En EspaŅol

Q. Who is Mr. Smarty Plants?

A: There are those who suspect Wildflower Center volunteers are the culpable and capable culprits. Yet, others think staff members play some, albeit small, role. You can torture us with your plant questions, but we will never reveal the Green Guru's secret identity.

Help us grow by giving to the Plant Database Fund or by becoming a member

Did you know you can access the Native Plant Information Network with your web-enabled smartphone?

Share

Ask Mr. Smarty Plants

Ask Mr. Smarty Plants is a free service provided by the staff and volunteers at the Lady Bird Johnson Wildflower Center.

Search Smarty Plants
    
 
See a list of all Smarty Plants questions
Can't find the answer in our existing FAQs, submit a question to Mr. Smarty Plants.
Need help with plant identification, visit the plant identification page.
 
rate this answer
1 rating

Tuesday - November 10, 2009

From: Irving, TX
Region: Select Region
Topic: Trees
Title: Failure to thrive of newly planted magnolia in Irving TX
Answered by: Barbara Medford

QUESTION:

I planted four Little Gem Magnolia (Magnolia Grandiflora) in my back yard during first week of October 2009. One of them seem to be dying because its leaves have turned very brown and the leaves are curling inwards. These are planted in ZIP 75062 which falls under zone 7b. Could you please help me save this shrub? Of late there was surplus rain. The soil is just moist and not water logged. Same soil condition with other magnolias. Please help.

ANSWER:

If we understand you correctly, you planted or had planted four Little Gem Magnolias just about a month ago, and one appears to be dying. Little Gem is a trade name for a shorter selection of Magnolia grandiflora (southern magnolia), which is known to be grown successfully in your area of North Central Texas. You didn't say if you purchased and planted the tree yourself, or if you had a landscaper plant it; but either way you need to go back to the source of this tree. To be dying this quickly, especially when planted in cooler weather and with the rains you have had, the tree had to be sick when it was purchased, or severely damaged at some point. Not even being root-bound in the pot would have caused it to begin to decline this quickly. A valuable tree should have some sort of a warranty that it was alive and well when you bought it, so talk to your supplier and ask for relief, hopefully in the form of a new, healthy tree.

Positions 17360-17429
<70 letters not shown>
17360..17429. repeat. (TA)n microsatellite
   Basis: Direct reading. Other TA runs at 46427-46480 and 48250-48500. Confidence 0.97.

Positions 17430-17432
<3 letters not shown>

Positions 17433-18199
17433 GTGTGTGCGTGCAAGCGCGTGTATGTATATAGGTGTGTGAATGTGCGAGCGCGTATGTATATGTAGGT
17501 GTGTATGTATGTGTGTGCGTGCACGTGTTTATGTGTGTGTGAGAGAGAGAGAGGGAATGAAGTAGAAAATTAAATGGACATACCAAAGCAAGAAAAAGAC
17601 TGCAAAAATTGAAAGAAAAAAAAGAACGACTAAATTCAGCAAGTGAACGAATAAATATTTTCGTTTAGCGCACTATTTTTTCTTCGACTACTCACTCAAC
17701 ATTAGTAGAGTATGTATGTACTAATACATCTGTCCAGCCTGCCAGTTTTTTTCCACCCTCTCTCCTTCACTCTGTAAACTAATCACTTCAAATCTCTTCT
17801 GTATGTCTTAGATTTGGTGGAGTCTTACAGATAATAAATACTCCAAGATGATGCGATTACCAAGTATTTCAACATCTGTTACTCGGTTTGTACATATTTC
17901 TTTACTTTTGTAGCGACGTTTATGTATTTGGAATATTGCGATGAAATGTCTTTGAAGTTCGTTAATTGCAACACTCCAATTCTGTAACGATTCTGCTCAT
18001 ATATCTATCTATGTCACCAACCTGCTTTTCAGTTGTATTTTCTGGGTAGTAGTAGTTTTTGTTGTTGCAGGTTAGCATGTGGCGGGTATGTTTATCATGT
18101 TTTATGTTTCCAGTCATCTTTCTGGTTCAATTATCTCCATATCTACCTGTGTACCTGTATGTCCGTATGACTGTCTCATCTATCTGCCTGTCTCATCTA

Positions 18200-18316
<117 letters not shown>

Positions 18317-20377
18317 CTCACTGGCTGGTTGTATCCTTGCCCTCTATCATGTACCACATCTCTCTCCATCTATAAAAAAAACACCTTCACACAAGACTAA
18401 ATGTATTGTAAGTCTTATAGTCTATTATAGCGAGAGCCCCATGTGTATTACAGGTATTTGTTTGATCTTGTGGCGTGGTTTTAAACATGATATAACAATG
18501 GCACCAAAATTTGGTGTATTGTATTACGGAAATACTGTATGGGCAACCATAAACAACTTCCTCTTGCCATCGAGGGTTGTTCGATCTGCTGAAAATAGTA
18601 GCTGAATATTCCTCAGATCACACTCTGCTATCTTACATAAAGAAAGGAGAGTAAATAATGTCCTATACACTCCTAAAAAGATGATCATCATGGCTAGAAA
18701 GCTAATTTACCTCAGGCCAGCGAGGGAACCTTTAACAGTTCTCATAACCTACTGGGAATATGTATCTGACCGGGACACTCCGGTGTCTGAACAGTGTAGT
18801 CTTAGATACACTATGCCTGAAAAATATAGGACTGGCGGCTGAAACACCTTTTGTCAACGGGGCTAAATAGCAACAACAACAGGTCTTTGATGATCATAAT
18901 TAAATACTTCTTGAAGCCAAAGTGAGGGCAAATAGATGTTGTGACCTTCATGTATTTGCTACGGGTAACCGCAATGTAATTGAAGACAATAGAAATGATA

More Trees Questions

protecting native trees during drought
June 07, 2011 - We are very concerned about our mature live oaks and cedar elms because they are so stressed due to the drought. We have lost several of our mountain juniper and I really don't want to lose our more...
view the full question and answer

Sticky film on oak tree leaves from Whitney TX
September 04, 2012 - What is the sticky film that is coating leaves on our oak trees?
view the full question and answer

Protecting base of Texas Madrone tree in Austin
May 08, 2011 - 3 years ago, I successfully transplanted a 1-gallon Texas Madrone on the north side of an Ashe Juniper. The Madrone is thriving but the juniper, which has been a great "nurse", is dying. I am lookin...
view the full question and answer

Protection of live oak trees from covering by concrete patio
February 02, 2008 - I am thinking about pouring a large cement patio around my live oak trees in my yard. I live in Rockport Tx. How far should the edge of the cement be, from the base of the tree? Will the patio kill th...
view the full question and answer

Wind damage to pecan tree in Royse City, TX
June 14, 2009 - The wind broke my pecan tree trunk in two. It is approximately 2 in caliper and about 15 feet tall. Is there a tree trunk repair?
view the full question and answer

Smarty Plants's Facebook profile Support the Wildflower Center by Donating Online or Becoming a Member today.

Mr. Smarty Plants wants you to be his Facebook friend. Click the Facebook icon to add yourself to Mr. Smarty Plants list of friends.
E-NEWSLETTER | BECOME A MEMBER | DONATE NOW | MEDIA | SITEMAP | STAFF
© 2015 Lady Bird Johnson Wildflower Center